America’s Automotive Future

Joe Biden, emulating trendsetting blue state governors like California’s Gavin Newsom and New York’s Andrew Cuomo, recently has declared that by 2030, new car sales must be 50 percent zero-emission electric vehicles.

The problem with this decree is that it violates the proverbial rule against the government picking winners and losers. It’s one thing for the government to subsidize energy research, or, for that matter, any pure research. Libertarian purists might object to that, but sometimes these public-private research partnerships can accelerate innovation and help keep American manufacturers competitive. It’s quite another thing, however, for the government to restrict what sort of technology powers our vehicles, because there’s no way we can predict how technology will evolve between now and 2030.

Without any help from the government, electric motors already look very good as a competitor for the next generation default automotive power plant. Their horsepower-to-weight ratio is better than the finest internal combustion engines. Electric motors are simpler in design and require less maintenance than internal combustion engines, and they last longer. And as anyone driving a high performance sports car has learned to their possible chagrin, the extraordinary torque delivered by electric motors means a mid-range Tesla almost always beats them in a zero-to-60 challenge.

But if electric motors are highly competitive candidates to replace internal combustion engines, the technologies available to generate electricity and store it on board an EV still have a long way to go. As legislators in California and New York ought to know, mandating a “zero-emission vehicle” is fraught with consequences they have yet to address. The electric age is coming, but it’s still a long way off.

The challenge of moving to zero emission electric vehicles underscores the bigger challenge, moving to a zero emissions industrial economy. According to conventional establishment wisdom, this is necessary to avoid a catastrophic collapse of planetary ecosystems. But unacknowledged in this establishment wisdom is that while moving to a zero emissions industrial economy may or may not prevent a global environmental catastrophe, making such a move prematurely guarantees a global economic catastrophe.

These numbers are so well documented it’s tiresome to have to repeat them, but here goes: According to the most authoritative source in the world, the BP Statistical Review of World Energy, in 2020 worldwide, oil provided 31 percent of all global energy, natural gas provided 25 percent, and coal provided 27 percent, for a total of 83 percent. Then the “zero emission” fuels, which are out of favor with environmentalists, were nuclear, providing 4.1 percent, and hydroelectricity, providing another 6.8 percent. Renewables, which would include wind, solar, and “carbon neutral” biofuel, all combined, only provided 5.7 percent of all energy produced worldwide in 2020.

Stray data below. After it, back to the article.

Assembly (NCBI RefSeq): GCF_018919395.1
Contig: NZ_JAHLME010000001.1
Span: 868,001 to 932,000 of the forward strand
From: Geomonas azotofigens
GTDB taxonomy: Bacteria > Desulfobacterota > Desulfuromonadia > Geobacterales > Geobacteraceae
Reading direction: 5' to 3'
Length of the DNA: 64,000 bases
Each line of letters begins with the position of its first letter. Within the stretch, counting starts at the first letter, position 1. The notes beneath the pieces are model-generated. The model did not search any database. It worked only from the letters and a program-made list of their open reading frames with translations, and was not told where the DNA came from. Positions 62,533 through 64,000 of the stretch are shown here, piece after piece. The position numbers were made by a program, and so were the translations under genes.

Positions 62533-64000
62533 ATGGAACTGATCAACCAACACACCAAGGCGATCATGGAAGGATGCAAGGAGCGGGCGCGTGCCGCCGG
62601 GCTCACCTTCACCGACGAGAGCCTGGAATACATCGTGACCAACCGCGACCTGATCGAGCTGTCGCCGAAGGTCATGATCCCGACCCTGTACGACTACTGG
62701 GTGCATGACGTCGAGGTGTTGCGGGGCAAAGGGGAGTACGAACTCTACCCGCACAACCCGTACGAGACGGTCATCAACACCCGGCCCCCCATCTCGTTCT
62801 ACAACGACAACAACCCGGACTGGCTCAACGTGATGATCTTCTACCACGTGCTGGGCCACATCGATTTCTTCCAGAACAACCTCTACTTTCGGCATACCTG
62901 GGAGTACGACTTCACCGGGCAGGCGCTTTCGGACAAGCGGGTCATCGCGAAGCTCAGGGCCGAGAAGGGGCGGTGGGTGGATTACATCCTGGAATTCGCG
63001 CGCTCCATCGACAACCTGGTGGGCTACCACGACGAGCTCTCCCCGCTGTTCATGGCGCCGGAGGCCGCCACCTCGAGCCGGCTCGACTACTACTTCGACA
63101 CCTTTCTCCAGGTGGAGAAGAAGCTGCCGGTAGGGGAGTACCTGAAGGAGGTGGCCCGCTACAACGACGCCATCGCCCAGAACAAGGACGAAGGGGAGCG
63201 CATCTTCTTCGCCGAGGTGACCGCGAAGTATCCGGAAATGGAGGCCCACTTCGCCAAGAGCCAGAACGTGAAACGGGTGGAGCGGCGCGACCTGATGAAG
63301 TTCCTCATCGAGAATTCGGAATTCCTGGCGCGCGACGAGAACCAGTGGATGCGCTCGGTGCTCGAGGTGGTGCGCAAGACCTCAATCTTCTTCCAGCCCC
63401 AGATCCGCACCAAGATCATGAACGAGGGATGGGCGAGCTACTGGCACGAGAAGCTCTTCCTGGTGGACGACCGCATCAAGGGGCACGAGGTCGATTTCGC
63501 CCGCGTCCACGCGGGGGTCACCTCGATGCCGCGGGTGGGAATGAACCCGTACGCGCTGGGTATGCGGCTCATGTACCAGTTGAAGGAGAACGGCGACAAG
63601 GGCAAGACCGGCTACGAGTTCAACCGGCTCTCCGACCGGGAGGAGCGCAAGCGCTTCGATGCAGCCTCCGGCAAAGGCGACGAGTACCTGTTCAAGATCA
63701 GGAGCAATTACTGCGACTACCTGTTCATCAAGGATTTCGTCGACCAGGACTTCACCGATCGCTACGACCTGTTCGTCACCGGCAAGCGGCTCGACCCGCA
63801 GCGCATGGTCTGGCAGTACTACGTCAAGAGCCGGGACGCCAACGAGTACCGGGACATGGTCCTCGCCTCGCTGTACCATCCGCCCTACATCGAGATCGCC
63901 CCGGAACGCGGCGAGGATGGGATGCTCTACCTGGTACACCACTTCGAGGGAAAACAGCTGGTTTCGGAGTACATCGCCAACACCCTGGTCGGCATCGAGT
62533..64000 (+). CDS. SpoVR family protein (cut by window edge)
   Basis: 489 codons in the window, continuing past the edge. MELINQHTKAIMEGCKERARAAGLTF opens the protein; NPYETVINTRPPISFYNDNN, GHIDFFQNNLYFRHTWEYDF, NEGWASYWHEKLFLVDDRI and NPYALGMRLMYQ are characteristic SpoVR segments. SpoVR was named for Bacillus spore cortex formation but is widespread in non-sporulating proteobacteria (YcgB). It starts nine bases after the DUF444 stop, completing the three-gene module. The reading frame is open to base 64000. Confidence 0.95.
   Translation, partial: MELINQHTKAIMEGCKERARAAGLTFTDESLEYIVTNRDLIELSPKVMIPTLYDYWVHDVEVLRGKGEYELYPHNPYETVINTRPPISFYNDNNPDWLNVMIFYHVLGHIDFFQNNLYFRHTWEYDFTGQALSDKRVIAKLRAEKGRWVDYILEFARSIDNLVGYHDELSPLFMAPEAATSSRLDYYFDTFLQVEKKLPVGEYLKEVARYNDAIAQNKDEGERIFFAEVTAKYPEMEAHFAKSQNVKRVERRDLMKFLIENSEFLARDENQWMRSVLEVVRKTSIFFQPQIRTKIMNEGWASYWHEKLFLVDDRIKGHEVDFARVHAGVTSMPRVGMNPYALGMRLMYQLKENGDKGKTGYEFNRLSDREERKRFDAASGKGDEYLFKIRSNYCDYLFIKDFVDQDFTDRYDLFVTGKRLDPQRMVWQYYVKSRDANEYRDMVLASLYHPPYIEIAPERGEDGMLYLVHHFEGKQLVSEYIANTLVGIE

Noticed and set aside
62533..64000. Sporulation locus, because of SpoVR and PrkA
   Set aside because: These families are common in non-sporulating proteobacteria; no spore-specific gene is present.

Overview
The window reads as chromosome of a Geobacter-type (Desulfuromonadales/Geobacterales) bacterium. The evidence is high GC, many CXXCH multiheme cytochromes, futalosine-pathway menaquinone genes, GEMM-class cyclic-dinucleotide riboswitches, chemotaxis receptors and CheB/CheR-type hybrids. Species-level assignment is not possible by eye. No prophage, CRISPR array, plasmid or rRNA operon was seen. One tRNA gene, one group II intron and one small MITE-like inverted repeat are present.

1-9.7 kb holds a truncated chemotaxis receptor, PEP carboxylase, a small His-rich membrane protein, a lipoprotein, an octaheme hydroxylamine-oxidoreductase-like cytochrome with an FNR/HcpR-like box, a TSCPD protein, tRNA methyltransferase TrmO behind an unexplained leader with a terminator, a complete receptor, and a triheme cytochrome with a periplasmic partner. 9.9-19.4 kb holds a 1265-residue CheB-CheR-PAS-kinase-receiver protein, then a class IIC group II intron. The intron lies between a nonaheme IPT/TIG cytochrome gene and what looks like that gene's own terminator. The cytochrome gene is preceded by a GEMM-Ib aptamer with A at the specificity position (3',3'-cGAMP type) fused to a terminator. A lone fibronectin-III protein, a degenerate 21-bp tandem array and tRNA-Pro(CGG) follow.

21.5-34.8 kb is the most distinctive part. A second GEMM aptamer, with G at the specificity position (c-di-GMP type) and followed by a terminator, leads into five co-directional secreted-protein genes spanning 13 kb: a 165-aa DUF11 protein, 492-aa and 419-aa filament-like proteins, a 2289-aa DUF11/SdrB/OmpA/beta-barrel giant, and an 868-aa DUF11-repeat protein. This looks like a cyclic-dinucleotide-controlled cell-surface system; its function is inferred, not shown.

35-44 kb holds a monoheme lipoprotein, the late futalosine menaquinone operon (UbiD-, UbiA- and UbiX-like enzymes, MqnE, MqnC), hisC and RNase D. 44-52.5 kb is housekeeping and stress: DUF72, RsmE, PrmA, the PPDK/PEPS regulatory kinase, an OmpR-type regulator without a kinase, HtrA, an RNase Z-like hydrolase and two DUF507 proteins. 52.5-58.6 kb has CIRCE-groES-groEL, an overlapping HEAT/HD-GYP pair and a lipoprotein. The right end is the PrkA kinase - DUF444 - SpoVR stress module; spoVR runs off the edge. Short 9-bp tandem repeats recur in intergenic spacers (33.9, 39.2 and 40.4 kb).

Another easily verified and incontrovertible statistic concerns what ought to be realistic energy production goals worldwide. There are 332 million Americans, who in 2020 consumed 16 percent of all worldwide energy, despite representing only 4 percent of the total population on Earth. If everyone on Earth were to consume half as much energy per capita as Americans currently consume, which seems minimally reasonable, global energy production would have to double.

This is the implacable backdrop against which politicians like Biden, Cuomo, and Newsom crow about their brave and forward thinking electric vehicle mandates. Electricity is energy, but it has to be generated using some other type of fuel. And the “renewables” contribution to the global fuel supply remains insignificant, at the same time as there is an urgent need to rapidly increase global energy production.

This is why a political decision to lock personal transportation into all-electric modes, to the point of banning anything that is not “zero-emission” is ridiculous. Where will all this electricity come from? Never mind the challenges of zero emission power storage, either in the form of batteries, or fuel cells running on emissions-free hydrogen. And never mind the environmental footprint inherent in the manufacture and eventual reprocessing of these vehicle components. Those technologies are coming along, but they’re not here yet. Despite the inspired rhetoric from their proponents, they’re not abundant, they’re not cheap, and they’re not even very green. But what about the entire challenge of generating the emissions-free electricity that charges the batteries, or through electrolysis converted into hydrogen? Where will it come from?